Death for many of these patients — especially those who are younger or otherwise healthy — can take weeks or even months. Death, though inevitable, can come on slow feet. I held my mom’s hand during the last two weeks of her life as her body slowed to a stop. I watched as her eyes sunk, and applied lotion as her skin grew papery with dehydration. My family and I emptied her catheter bags, administered her medicines, and applied wet sponges to her mouth after she could no longer drink. We counted her heartbeats and sat beside her as her breaths grew shallower and more labored, the thin bones of her sternum standing out in stark relief beneath her nightgown. Caring for her was the most profoundly intimate act of my life, an experience for which I will always be grateful. But that last painful week, after she slipped into a coma, after her breathing began to rattle, after she became far less than the vibrantly alive woman who had mothered me my whole life, I wished desperately for an end to her suffering.

At the same time, I desperately wished for more time. But I wanted more time with my mother — my chatty, frenetic, joyous mother — not a pain-ridden shadow trapped in a failing body. Cancer took her away from me. Death with dignity would have simply allowed my mother, as it did Brittany Maynard, to spare herself and her loved ones prolonged and needless suffering. To dictate when and how she would depart. To preserve her own humanity to the last. Everyone in her position deserves that choice.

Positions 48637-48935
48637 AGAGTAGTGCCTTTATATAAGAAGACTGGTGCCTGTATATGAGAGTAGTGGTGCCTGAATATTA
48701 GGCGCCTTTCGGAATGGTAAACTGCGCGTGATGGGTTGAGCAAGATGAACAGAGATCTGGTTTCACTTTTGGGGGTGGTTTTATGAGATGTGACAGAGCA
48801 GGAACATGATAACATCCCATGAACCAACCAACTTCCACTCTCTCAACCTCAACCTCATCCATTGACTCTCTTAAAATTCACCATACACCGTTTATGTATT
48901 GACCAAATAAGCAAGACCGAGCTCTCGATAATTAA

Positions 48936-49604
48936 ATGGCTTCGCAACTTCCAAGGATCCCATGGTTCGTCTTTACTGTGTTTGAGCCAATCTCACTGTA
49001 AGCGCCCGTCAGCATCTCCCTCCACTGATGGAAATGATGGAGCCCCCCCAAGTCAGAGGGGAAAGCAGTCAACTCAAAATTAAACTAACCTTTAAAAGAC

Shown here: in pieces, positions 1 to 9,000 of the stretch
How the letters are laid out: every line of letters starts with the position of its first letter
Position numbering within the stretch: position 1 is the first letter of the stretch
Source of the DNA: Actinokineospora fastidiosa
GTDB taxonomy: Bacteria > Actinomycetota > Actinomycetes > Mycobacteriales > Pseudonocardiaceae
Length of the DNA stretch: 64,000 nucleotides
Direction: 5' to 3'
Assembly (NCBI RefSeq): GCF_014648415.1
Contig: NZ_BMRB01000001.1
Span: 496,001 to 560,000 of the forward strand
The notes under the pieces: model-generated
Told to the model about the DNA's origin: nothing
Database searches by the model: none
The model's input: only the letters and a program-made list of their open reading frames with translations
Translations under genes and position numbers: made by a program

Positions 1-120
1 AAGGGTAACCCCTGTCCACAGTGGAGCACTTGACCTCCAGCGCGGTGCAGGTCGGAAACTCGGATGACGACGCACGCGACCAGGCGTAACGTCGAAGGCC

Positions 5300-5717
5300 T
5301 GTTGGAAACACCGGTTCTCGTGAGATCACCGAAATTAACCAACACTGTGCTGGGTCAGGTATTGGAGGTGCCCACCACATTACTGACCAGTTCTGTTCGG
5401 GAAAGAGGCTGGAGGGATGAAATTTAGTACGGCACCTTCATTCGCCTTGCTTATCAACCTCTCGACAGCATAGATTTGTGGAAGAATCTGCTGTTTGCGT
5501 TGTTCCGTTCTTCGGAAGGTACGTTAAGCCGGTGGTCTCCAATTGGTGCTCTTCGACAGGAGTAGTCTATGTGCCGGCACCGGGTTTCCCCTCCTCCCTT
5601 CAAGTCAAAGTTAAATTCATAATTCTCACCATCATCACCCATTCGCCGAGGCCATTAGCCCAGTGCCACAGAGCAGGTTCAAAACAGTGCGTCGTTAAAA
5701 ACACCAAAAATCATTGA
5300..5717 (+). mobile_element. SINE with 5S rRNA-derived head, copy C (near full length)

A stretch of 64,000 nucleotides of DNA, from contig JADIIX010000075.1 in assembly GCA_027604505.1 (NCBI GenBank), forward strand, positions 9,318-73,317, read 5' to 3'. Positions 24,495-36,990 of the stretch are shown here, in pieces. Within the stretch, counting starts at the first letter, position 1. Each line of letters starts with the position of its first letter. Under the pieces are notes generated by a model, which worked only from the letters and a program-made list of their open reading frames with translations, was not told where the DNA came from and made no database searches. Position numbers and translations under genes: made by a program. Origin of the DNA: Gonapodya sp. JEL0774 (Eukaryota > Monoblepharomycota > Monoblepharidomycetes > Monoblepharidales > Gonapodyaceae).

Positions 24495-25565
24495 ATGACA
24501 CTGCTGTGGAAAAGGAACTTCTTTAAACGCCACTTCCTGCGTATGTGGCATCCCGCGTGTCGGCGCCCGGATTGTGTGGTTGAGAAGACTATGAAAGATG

The choice for death with dignity should not be seen as existing in a vacuum, but as a part of a larger package of interventions and options available to everyone, not just the terminally ill. We should encourage the early writing of living wills, advanced directives, and conversations about priorities for end-of-life care. When an individual’s health begins to fail, we should extend the availability of quality palliative care, and discuss Hospice early with patients and their families. But when death is imminent and inevitable, we should also allow patients the right to exercise agency over their own mortality: the opportunity to dictate when and how they die.

Technology has made great strides in extending life, and in diagnosing life-shortening illnesses. How we spend the time left to us, especially in the context of terminal disease, is a matter of personal choice. As a matter of policy, however, an individual’s ability to exercise her own autonomy at life’s end should be protected. Like my mother and so many other terminal patients, Brittany Maynard did not want to die. But death came anyway. Should we find ourselves in a similar position, we all deserve a chance at the kind of death she chose for herself.

Read more here:: Huffintonpost